Discover over 200 mouth-watering bone healthy recipes for breakfast, smoothies, appetizers, soups, salads, vegetarian dishes, fish, and plenty of main courses and even desserts!

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1 Soumik Kalita, et al. “Almonds and Cardiovascular Health: A Review.” Nutrients. 2018 Apr; 10(4): 468. Web. https://www.ncbi.nlm.nih.gov/pmc/articles/PMC5946253/

2 Mohamed Labazi, Anna K. McNeil, Timothy Kurtz, Taylor C. Lee, Ronald B. Pegg, José Pedro Friedmann Angeli, Marcus Conrad, Paul L. McNeil. “The antioxidant requirement for plasma membrane repair in skeletal muscle.” Free Radical Biology and Medicine, 2015; 84: 246. Web. https://www.ncbi.nlm.nih.gov/pubmed/25843658

3 Abraham, GE and Grewal, H. “A total dietary program emphasizing magnesium instead of calcium. Effect on the mineral density of calcaneous bone in postmenopausal women on hormonal therapy.” The Journal of Reproductive Medicine. May 1990. Web: https://www.ncbi.nlm.nih.gov/pubmed/2352244

4 Luo, Jun. “Manganese Superoxide Dismutase (MdSOD).” B-180 Medical Laboratories. Free Radical and Radiation Biology Program, University of Iowa. March 2001. Web: https://www.healthcare.uiowa.edu/corefacilities/esr/education/2001/3/LuoJ-paper3.pdf

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Comments on this article are closed.

  1. GW

    As a dental hygienist I’m always looking for alternative treats for Halloween with
    out the high sugar content, so I was excited about the Chocolate Chip Charm recipe and made it right away. For me, following the recipe did not yield a dough I could roll into balls. Even after adding another cup of almond flour the best I could
    do was make blob like cookies. I think somehow the ratio of liquid to dry ingredients is out of proportion. I’ll keep trying but I thought I would share this FYI

  2. Glenn Wilson

    Your Chocolate Chip Charms sound interesting, but bananas are a migraine trigger so I avoid them. Can you suggest a workable substitute?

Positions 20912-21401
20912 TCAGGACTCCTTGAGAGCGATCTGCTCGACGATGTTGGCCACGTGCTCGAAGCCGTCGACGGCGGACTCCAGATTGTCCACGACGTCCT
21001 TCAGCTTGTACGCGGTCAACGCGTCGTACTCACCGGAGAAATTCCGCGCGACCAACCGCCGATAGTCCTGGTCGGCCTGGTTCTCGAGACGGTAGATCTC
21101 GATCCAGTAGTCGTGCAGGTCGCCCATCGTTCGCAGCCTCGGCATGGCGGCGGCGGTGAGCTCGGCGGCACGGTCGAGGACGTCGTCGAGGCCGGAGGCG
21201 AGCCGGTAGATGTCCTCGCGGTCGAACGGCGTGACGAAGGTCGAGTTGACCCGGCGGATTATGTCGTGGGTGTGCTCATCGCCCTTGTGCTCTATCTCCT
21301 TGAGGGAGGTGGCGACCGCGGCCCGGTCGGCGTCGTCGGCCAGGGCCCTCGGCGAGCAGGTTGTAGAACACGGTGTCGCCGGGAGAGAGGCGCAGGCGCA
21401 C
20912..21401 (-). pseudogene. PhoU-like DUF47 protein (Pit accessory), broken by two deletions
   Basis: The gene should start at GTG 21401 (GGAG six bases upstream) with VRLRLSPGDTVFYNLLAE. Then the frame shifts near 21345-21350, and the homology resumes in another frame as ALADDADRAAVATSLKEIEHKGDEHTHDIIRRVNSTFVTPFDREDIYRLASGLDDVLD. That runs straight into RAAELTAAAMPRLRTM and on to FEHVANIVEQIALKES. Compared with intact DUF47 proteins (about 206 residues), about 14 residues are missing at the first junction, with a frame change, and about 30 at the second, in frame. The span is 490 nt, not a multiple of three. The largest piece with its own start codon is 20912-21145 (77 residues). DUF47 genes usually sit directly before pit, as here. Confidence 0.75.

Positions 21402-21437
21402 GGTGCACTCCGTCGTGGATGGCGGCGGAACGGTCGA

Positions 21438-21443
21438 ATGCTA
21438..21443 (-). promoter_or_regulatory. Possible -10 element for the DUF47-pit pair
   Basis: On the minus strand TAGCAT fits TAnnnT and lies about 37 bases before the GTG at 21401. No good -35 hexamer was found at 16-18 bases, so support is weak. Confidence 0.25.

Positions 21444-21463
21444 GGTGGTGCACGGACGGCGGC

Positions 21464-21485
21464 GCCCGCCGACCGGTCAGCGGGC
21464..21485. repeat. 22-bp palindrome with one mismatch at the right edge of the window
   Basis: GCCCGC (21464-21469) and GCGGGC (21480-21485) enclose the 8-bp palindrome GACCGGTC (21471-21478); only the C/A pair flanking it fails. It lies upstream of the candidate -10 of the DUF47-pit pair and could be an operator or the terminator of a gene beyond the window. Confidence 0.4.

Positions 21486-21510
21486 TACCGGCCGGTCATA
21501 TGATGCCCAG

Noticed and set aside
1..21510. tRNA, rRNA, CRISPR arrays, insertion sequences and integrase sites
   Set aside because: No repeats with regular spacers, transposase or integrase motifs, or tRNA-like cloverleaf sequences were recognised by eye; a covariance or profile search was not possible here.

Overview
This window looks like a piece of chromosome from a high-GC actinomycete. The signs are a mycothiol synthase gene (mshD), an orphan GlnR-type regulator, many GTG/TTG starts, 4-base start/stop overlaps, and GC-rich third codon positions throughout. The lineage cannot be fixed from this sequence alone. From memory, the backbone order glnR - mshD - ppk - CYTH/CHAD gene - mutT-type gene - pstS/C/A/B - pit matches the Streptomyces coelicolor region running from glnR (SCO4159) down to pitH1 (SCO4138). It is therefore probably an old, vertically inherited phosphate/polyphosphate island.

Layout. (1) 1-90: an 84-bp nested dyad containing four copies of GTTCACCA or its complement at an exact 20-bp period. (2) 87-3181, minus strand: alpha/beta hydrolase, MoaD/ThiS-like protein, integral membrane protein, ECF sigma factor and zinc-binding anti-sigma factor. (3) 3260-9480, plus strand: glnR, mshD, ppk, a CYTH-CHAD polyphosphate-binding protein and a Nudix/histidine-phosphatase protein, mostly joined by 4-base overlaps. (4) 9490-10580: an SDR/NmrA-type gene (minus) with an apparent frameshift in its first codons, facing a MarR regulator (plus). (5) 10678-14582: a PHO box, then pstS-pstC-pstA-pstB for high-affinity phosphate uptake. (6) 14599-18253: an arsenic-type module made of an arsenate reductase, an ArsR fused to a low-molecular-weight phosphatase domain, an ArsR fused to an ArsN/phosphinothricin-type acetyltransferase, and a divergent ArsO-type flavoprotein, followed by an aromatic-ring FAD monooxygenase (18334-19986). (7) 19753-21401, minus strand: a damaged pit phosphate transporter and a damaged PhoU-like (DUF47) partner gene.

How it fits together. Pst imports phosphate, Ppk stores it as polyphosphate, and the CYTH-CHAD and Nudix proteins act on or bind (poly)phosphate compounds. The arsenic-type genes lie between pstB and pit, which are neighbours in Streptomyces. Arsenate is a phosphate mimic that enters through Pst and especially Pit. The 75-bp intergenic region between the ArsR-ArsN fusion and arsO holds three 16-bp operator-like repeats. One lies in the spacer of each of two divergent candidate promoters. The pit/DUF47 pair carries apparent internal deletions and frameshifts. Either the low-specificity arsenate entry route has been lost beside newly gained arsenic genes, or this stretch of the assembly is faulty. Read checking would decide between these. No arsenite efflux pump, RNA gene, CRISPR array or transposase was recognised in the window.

3. Dorothy Jenson

    I have seen where rice milk is shown as alkalising and rice is acid forming. There seems to be a contradiction. Please clarify this. Thanks

  4. Patty Street

    I love your articles and take your advice often. However, many of your recipes call for almonds and almond based products. Almonds are not a sustainable crop, they require way too much water to grow: 4 gallons of water to produce 1 gram of almond protein. There are a lot of nuts and flours and milks out there, please consider finding substitutes for almonds.

    • Vivian Goldschmidt, MA

      Thanks for your feedback, Patty. The nutritional profile of almonds is excellent for bones, but I understand that for various reasons some folks prefer to choose other nuts or seeds in place of them. You’re right – there are many nut flours and milks out there, so there should not be a problem in making substitutions in recipes for those so inclined. 🙂

  5. Rose

    Hi Vivian, I have been following your blog since you initiated it. Like you, I have read every book, article I could find when at 50 I had a DEXA test which showed osteoporosis. Since I’ve had a very healthy lifestyle (vegetarian)all my life I was shocked to say the least! I waited years & had another DEXA and it was a little better. I NEVER took drugs & decided no more DEXA. After, following your advice & 10 years later, I decided (out of curiosity) to have another test. My scores were worse.! I walk daily,yoga, ski & bike. Eat greens everyday, plant based calcium & collagen powder. Just recently saw a endocrinologist for answers. I don’t understand why I can’t stop bone loss. Your input is valuable & I very much appreciate all you do. Also, I just turned 70 yrs young.
    Thank you.

  6. Channah Rachel Herrmann

    Thank you for all the good advice
    I heard that the outer layer of the almond should not be eaten since it contains cyonide is this true ?

  7. MARGARET Kochanowski

    What do you know about Calcitonin Salmon. Recently a friend fractured her back for the second time in about the same place and was given this spray at the hospital.

    • Vivian Goldschmidt, MA

      I am so sorry to hear of your friend’s fracture, Margaret!

      We have lots of information on calcitonin salmon on this website. Feel free to do a search for it by entering “calcitonin salmon” into the search box above. You’ll find lots of scientific information you can pass along to your friend.

  8. shulamit sendowski

    Sounds very tasty. Thank you.

    • Vivian Goldschmidt, MA

      You’re welcome, Shulamit. 🙂

  9. Barbara

    You need to add to your nuts and seeds recipes in order to get those nutrients and vitamins you have to soak them a head of time for 6 or 7 hours Then dehydrate them.

    • Vivian Goldschmidt, MA

      Thanks for the tip, Barbara. Some Savers might prefer to soak seeds and nuts before consuming them; that’s just one more way to enjoy these nutritious foods. 🙂

  10. alethea fleming

    Thanks for all the wonderful articles that pour out of your website. They keep me motivated to exercise and eat right.

    • Vivian Goldschmidt, MA

      You’re very welcome, Alethea! I want to encourage you to stay motivated and keep up the good work for your bones.

  11. Bonnie

    Since it’s Halloween, I suppose you could substitute pumpkin for sweet potato in the “Surprise”.

    • Vivian Goldschmidt, MA

      That’s a good idea, Bonnie!